Dr Payam Gammage selected for prestigious EMBO Young Investigator Programme
Published: 5 December 2023
University of Glasgow cancer scientist Dr Payam Gammage has been selected as one of just 26 scientists to join the prestigious EMBO (European Molecular Biology Organisation) Young Investigator Programme – an initiative that supports excellent young group leaders in the early stages of their independent careers
University of Glasgow cancer scientist Dr Payam Gammage has been selected as one of just 26 scientists to join the prestigious EMBO (European Molecular Biology Organisation) Young Investigator Programme – an initiative that supports excellent young group leaders in the early stages of their independent careers.
Dr Gammage has been selected for his important work into mitochondrial genetics and metabolism in cancer. Mitochondria – the power houses of our cells – are responsible for producing the energy our cells need to function and survive. However, mitochondrial dysregulation and dysfunction are often observed in cancers, with mutations of mitochondrial DNA found in approximately 60% of all solid tumours. Dr Gammage and his team work to better understand the role mitochondria play in human cancer, including the development and progression of disease.
Starting in January 2024, new EMBO Young Investigators will receive a wide range of financial and practical support. This year their research topics include detailing the mechanisms underlying serious health conditions, exploring the evolution of multicellular life, and investigating how interactions amongst sea creatures impact carbon capture in the oceans.
Dr Gammage said: “I’m truly delighted to be joining the EMBO Young Investigator Programme. This award is a flattering and significant recognition of the work in our lab at the CRUK Scotland Institute around the impacts of mitochondrial genetics and metabolism in cancer.”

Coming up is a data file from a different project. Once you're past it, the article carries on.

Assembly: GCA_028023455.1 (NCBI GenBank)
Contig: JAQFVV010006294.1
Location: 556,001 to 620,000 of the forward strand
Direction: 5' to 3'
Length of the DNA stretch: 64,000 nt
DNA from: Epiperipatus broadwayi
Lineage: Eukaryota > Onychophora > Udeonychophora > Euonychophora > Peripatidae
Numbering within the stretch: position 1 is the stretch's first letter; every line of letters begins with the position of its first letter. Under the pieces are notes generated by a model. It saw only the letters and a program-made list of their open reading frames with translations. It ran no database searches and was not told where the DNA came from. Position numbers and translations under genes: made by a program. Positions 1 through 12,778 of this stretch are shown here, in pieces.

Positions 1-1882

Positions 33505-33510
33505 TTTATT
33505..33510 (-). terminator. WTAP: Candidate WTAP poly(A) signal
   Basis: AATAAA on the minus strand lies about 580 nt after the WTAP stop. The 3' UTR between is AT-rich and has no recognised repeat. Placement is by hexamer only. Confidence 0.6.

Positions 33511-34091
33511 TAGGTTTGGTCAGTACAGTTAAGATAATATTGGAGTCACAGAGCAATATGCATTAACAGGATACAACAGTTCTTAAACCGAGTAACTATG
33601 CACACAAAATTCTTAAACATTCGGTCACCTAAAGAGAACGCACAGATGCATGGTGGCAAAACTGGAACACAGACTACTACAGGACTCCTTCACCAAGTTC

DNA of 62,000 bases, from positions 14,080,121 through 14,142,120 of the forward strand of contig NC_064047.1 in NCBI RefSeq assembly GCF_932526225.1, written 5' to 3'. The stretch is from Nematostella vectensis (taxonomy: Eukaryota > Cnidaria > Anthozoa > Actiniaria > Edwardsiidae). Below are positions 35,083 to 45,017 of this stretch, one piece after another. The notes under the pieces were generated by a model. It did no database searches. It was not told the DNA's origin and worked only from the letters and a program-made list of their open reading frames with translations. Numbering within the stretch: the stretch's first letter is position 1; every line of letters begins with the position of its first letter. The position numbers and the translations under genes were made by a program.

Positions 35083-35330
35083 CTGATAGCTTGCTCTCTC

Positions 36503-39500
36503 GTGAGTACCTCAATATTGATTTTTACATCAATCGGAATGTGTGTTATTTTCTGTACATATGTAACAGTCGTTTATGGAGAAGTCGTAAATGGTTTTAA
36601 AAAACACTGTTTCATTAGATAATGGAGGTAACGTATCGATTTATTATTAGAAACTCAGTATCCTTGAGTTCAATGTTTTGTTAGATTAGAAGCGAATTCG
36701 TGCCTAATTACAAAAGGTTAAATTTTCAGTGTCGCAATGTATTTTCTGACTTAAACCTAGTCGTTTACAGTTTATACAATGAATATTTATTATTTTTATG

Through the EMBO Young Investigator Programme, participants have access to a wide range of benefits, including networking opportunities, training in leadership skills and responsible research practices, support for lab members, and access to core facilities at the European Molecular Biology Laboratory (EMBL).
Young Investigators receive an award of 15,000 euros in the second year of their tenure and can apply for additional funding of up to 10,000 euros per year. Travel grants and mentorship opportunities are amongst many other benefits.
The new EMBO Young Investigators join a community of more than 700 current and former EMBO Young Investigators, Installation Grantees and Global Investigators. The new intake expands the current enrolment on the EMBO Young Investigator Programme to 151 researchers.
Fiona Watt, EMBO Director said: "Connections made early in your career can play a defining role in your scientific journey, regardless of the chosen path. The Young Investigator Programme aims to catalyse such interactions by offering scientists opportunities to build international networks and explore different ways of doing science. The exceptional young scientists joining the programme will, no doubt, have a tremendous impact in their respective research fields in the years ahead."
First published: 5 December 2023